TAG TEAM: It’s hard to coordinate schedules with people, so I always travel solo. But in India, you are better off to have a friend along, so you can watch out for each other – and because it’s fun to laugh with somebody over the day’s amazing experiences. Every tourist I met was enamored by the sites and frustrated by the relentless hustling – let off some steam with fellow travelers and enjoy the ride. It’s a trip you’ll be glad you took.
Most people advise to leave Delhi as soon as possible. There are things to see like the big mosque, but I spent four days of my trip here, and it was too much. The traffic is unbelievable – you can barely walk or cross any street in the city. The train station is the most disorganized nightmare you can imagine. The Red Fort is ho-hum as compared to all the other forts you’ll see.
HOTEL: I stayed at Lal’s Haveli in the Pahar Ganj area, near the train station. Lal’s has a very nice staff, for example they sent a man to walk with me to the ATM. But, the hotel is overpriced for the area, rather run down, and had a severe gnat problem in the bathroom drains while I was there. I paid Rs 1295, about USD $25, including airport pickup and taxes, but no breakfast.
The Karol Bagh area, just 5 minutes away, is much nicer, quieter and cleaner. TIP: A good rule of thumb for any big city is to look up the five star hotels and try to stay near them, as they will usually be located in better neighborhoods.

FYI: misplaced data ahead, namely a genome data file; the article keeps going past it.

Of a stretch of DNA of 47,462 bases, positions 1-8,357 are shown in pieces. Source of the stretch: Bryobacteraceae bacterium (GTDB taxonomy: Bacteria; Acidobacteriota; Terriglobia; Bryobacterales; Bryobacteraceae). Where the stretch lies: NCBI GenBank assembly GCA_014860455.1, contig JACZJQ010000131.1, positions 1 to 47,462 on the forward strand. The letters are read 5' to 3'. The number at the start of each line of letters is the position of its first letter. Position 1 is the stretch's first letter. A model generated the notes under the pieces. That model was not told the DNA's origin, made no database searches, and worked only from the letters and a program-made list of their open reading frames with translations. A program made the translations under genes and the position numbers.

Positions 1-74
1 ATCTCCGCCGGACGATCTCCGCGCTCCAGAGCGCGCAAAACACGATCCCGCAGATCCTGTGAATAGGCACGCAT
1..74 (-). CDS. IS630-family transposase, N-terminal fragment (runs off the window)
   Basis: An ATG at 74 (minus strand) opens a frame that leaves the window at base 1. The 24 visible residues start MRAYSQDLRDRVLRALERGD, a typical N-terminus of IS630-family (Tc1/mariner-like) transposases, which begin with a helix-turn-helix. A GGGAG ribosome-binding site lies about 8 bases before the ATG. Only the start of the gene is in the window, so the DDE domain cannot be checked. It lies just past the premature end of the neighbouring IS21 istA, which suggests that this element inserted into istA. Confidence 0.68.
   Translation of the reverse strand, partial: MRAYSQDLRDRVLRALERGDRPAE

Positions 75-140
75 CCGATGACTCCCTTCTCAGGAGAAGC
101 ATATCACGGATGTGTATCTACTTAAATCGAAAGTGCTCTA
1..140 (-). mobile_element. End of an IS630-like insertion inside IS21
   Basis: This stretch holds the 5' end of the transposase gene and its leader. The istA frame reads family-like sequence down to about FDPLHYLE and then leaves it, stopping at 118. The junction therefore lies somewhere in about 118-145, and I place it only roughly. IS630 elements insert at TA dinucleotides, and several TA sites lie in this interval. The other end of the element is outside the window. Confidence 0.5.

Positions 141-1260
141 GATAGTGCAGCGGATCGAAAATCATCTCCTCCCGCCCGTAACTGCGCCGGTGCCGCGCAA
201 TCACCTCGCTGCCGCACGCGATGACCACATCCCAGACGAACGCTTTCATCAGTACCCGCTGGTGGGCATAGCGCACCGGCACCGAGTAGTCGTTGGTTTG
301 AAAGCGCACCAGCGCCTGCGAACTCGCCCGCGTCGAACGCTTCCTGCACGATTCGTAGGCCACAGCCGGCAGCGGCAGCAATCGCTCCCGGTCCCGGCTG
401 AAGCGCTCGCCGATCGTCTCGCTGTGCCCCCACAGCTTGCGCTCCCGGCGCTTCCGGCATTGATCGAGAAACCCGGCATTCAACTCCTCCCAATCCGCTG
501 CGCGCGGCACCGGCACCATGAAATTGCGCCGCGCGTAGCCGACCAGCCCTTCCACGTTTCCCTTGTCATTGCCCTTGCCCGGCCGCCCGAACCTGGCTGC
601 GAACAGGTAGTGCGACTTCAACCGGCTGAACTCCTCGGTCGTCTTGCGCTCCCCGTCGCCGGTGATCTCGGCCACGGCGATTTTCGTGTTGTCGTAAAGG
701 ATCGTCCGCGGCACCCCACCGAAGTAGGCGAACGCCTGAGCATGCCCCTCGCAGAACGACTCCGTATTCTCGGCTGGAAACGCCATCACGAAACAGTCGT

DEPARTING FROM DELHI AIRPORT: You cannot get into the terminal building without an official printed document, such as your itinerary with your name and record locator number, or your boarding passes. If you don’t have these things on hand, find an internet point in Delhi 24 hours before your flight and print it there (or see if your hotel will print for you).
If you go to the airport without a printed document, as a last resort you can get in the very last door of the terminal, I think it was door number 8. Look straight ahead about 50 feet for a sign on a window saying “Visitor Lounge” – there is a desk just in front of it with a computer, and the agent at the desk can print out what you need at a price of 30 rupees per page, but this is not an easy process. Oddly, the tourist services are very poor.
ASHRAM RIPOFF: The Sri Auribindo Ashram is just outside the city in a quiet residential area. A friend of mine had rested there at the end of her trip, so I thought I’d do the same for a couple of days. They said at check-in that payment was “on a donation basis, whatever you feel,” and people had told me it’s typical to pay Rs 100 or 200 per night for their austere, unheated rooms. However, they charged me Rs 750 per night at check-out – for that you can stay in a hotel with heat and clean sheets. It’s freezing cold at night.
If you stay at any ashram, I suggest that you ask by email before you arrive how much is the cost per night, or suggested donation, and then print out their reply as proof, the same as you would for any hotel. Not even an ashram is a refuge from the constant hustling.